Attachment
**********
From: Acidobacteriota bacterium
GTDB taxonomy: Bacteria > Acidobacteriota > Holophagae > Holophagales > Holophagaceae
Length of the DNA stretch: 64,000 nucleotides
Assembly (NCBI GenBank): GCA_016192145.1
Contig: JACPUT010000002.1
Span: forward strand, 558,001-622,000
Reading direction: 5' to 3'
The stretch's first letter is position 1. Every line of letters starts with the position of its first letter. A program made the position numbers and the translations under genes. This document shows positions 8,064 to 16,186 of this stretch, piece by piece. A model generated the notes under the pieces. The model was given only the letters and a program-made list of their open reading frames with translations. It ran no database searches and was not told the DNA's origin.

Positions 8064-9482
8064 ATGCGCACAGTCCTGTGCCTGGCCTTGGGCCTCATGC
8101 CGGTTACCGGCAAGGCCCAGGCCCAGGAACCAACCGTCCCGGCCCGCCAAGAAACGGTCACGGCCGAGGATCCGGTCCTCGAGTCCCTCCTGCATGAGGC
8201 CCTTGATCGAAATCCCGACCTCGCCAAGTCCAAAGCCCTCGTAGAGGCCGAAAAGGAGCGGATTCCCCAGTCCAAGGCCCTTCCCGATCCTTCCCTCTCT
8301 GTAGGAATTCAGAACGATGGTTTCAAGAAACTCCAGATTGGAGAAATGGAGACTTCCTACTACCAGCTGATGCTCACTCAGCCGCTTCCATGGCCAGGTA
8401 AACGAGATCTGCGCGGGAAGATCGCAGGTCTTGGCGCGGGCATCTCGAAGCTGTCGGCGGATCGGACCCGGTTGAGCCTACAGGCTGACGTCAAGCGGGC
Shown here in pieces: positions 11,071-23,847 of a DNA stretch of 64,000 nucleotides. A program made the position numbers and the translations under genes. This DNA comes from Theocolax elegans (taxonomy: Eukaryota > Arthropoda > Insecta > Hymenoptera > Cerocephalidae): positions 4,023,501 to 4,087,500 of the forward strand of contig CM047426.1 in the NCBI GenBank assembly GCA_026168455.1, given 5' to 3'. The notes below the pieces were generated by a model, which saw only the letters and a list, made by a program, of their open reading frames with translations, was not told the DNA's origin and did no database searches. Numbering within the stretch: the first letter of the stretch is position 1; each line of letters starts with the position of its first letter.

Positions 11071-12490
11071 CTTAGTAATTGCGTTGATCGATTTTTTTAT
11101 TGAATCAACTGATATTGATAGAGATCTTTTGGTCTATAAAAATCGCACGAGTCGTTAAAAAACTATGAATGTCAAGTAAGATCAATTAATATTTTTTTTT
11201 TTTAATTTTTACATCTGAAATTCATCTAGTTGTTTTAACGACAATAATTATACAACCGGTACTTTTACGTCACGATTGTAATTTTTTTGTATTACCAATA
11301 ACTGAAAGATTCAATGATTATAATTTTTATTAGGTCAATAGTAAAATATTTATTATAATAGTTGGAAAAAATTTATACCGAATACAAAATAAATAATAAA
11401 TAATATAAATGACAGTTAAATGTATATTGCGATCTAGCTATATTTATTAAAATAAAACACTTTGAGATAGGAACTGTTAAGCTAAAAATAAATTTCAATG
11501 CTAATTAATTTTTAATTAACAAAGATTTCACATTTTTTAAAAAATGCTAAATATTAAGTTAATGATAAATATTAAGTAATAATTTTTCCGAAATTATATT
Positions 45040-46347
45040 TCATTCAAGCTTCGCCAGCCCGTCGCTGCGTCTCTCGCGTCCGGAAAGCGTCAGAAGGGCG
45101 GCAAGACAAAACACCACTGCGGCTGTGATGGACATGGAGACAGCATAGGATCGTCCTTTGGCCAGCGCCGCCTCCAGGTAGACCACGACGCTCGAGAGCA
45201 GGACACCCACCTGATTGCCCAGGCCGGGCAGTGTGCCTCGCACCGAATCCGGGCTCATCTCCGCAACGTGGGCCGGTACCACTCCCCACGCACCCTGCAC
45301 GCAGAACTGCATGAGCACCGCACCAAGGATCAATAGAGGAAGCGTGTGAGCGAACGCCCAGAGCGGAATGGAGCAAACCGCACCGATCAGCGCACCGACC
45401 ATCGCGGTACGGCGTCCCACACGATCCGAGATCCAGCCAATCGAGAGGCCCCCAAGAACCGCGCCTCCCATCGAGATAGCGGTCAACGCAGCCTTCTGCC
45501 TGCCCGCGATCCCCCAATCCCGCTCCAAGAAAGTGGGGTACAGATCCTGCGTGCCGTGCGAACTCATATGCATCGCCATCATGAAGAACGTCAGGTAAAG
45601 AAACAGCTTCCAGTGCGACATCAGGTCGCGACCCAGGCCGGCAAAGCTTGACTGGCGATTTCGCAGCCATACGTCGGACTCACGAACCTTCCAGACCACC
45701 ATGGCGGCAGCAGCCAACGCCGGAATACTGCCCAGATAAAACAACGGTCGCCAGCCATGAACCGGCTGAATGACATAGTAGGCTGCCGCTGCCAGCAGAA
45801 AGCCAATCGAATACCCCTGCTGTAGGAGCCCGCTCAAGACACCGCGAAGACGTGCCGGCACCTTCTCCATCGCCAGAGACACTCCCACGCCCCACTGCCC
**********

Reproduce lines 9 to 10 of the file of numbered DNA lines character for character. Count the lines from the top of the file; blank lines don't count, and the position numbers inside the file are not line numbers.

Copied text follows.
Positions 8064-9482
8064 ATGCGCACAGTCCTGTGCCTGGCCTTGGGCCTCATGC